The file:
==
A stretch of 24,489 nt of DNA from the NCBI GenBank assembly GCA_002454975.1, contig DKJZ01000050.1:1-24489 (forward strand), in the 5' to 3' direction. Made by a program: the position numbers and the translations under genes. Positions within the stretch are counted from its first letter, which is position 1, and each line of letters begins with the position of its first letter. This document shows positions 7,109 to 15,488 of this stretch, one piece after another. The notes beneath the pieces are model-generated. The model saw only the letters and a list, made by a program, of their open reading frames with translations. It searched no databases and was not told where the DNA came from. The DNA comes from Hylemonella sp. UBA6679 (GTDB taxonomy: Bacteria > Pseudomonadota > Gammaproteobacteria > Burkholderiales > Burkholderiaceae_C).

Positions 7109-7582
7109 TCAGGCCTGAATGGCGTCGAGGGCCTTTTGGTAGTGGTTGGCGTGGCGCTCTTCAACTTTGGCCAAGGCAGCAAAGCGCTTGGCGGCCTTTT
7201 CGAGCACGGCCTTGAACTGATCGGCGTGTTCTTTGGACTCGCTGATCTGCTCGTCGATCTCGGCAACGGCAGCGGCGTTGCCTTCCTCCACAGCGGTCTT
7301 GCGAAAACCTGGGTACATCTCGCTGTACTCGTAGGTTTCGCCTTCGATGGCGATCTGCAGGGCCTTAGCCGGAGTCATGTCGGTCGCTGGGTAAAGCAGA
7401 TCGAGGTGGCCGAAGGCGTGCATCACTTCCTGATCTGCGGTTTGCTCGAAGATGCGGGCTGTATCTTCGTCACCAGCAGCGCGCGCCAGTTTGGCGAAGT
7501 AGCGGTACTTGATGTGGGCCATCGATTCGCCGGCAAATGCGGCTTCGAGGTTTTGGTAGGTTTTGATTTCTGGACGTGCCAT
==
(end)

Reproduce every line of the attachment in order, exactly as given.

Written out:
A stretch of 24,489 nt of DNA from the NCBI GenBank assembly GCA_002454975.1, contig DKJZ01000050.1:1-24489 (forward strand), in the 5' to 3' direction. Made by a program: the position numbers and the translations under genes. Positions within the stretch are counted from its first letter, which is position 1, and each line of letters begins with the position of its first letter. This document shows positions 7,109 to 15,488 of this stretch, one piece after another. The notes beneath the pieces are model-generated. The model saw only the letters and a list, made by a program, of their open reading frames with translations. It searched no databases and was not told where the DNA came from. The DNA comes from Hylemonella sp. UBA6679 (GTDB taxonomy: Bacteria > Pseudomonadota > Gammaproteobacteria > Burkholderiales > Burkholderiaceae_C).

Positions 7109-7582
7109 TCAGGCCTGAATGGCGTCGAGGGCCTTTTGGTAGTGGTTGGCGTGGCGCTCTTCAACTTTGGCCAAGGCAGCAAAGCGCTTGGCGGCCTTTT
7201 CGAGCACGGCCTTGAACTGATCGGCGTGTTCTTTGGACTCGCTGATCTGCTCGTCGATCTCGGCAACGGCAGCGGCGTTGCCTTCCTCCACAGCGGTCTT
7301 GCGAAAACCTGGGTACATCTCGCTGTACTCGTAGGTTTCGCCTTCGATGGCGATCTGCAGGGCCTTAGCCGGAGTCATGTCGGTCGCTGGGTAAAGCAGA
7401 TCGAGGTGGCCGAAGGCGTGCATCACTTCCTGATCTGCGGTTTGCTCGAAGATGCGGGCTGTATCTTCGTCACCAGCAGCGCGCGCCAGTTTGGCGAAGT
7501 AGCGGTACTTGATGTGGGCCATCGATTCGCCGGCAAATGCGGCTTCGAGGTTTTGGTAGGTTTTGATTTCTGGACGTGCCAT